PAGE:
Another approach is to conceal secrets (messages) within data, when the data is shared with others, such as steganography or invisible watermarking [4]. Unlike the cryptographic solutions, these methods do not introduce extra computational costs because they compute on the plain data. Nevertheless, the secrets are easy to be destroyed by the data modifications, e.g., cropping, rotating, or resizing, easily exploited by an attacker. Given that the modifications are commonly used in training CNNs for the data augmentation, if an attacker modifies the data before claiming the fake ownership, the owner is hard to prove whether the data is hers or not.

We consider visible watermarking [1] to protect the ownership of shared data for readiness of information for claiming the ownership. There have been challenges in using the technique to the datasets for training CNNs because networks trained with watermarked data can suffer from accuracy losses, and an attacker can use sophisticated methods [2] to remove watermarks from data. Our work first studies the accuracy drops to the changes in visibility and randomness111[2] shows that the random perturbation of watermark images embedded in data makes an attacker hard to remove the watermarks. of the watermarks in data. We, then, propose DeepStamp that synthesizes watermarks, once blended to data, minimizes the accuracy drop and makes them hard to be removed, with given data and a watermark image. We leverage a generative network, GMAN, to achieve randomness and implement necessary conditions as discriminators. With CIFAR10, we show that our watermarks minimize accuracy loss and, once we have watermarks, they can be used to train multiple CNNs.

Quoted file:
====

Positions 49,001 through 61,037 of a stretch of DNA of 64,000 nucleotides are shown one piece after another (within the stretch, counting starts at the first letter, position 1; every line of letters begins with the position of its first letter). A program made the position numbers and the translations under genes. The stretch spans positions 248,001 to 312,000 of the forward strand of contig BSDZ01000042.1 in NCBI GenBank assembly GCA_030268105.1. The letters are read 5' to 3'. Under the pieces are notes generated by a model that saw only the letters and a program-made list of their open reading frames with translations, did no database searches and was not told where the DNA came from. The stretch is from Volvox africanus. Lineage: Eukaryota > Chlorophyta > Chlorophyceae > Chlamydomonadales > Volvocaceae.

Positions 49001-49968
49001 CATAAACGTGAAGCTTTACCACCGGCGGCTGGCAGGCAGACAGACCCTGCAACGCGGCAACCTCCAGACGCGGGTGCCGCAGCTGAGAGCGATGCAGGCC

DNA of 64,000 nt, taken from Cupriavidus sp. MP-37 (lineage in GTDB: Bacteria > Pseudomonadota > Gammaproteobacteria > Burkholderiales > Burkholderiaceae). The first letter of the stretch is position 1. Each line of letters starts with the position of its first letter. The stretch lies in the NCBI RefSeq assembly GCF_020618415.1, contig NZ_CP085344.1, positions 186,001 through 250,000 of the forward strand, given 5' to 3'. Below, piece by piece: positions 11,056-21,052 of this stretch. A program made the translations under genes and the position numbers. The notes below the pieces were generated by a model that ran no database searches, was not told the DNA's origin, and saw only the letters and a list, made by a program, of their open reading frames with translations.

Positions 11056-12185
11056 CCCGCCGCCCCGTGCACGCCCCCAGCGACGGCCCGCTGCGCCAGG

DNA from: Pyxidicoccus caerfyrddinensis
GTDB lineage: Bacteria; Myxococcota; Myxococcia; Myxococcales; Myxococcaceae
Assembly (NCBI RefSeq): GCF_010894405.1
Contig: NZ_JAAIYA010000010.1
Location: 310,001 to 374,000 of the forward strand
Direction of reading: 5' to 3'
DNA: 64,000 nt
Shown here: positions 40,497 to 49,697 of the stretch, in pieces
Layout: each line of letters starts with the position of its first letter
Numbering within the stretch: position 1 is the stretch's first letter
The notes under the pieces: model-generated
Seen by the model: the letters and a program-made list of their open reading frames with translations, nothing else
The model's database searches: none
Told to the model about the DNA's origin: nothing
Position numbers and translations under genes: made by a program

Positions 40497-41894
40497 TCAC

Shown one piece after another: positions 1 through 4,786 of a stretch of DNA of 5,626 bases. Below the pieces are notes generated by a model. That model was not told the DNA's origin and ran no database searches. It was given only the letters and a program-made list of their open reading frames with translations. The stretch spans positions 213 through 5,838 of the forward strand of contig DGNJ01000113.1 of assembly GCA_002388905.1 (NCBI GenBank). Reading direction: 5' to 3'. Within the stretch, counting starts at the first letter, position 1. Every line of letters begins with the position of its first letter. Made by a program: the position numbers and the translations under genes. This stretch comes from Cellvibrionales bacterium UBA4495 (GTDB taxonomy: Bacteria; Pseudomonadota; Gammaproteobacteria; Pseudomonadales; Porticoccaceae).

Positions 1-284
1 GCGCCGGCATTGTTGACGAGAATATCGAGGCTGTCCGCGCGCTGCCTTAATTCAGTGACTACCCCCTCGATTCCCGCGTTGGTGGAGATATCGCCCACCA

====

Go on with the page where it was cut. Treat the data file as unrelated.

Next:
Ii Threat Model

We consider an adversary who claims the ownership of the datasets produced or collected by others such as industrial partners or public sources. For instance, suppose that Alice wants to provide a data collection to Bob who wants to train CNNs using as a subset of their training data. However, Alice still wants to claim the ownership of the shared data , to prevent the case that Bob turns into malicious and takes benefit from re-sharing/selling to other parties. Alice also can claim the ownership of when Bob did data modifications.

Iii DeepStampFramework

Fig. 1: Overview of Our Watermarking Framework. We employ Generative Multi-Adversarial Networks (GMAN) to train the watermarking netwotk () which returns task-aware watermark images for each corresponding original data (). We embed to and train the network of our interest () with the watermarked images (). Once the network is trained, the network () infers the correct labels for both and .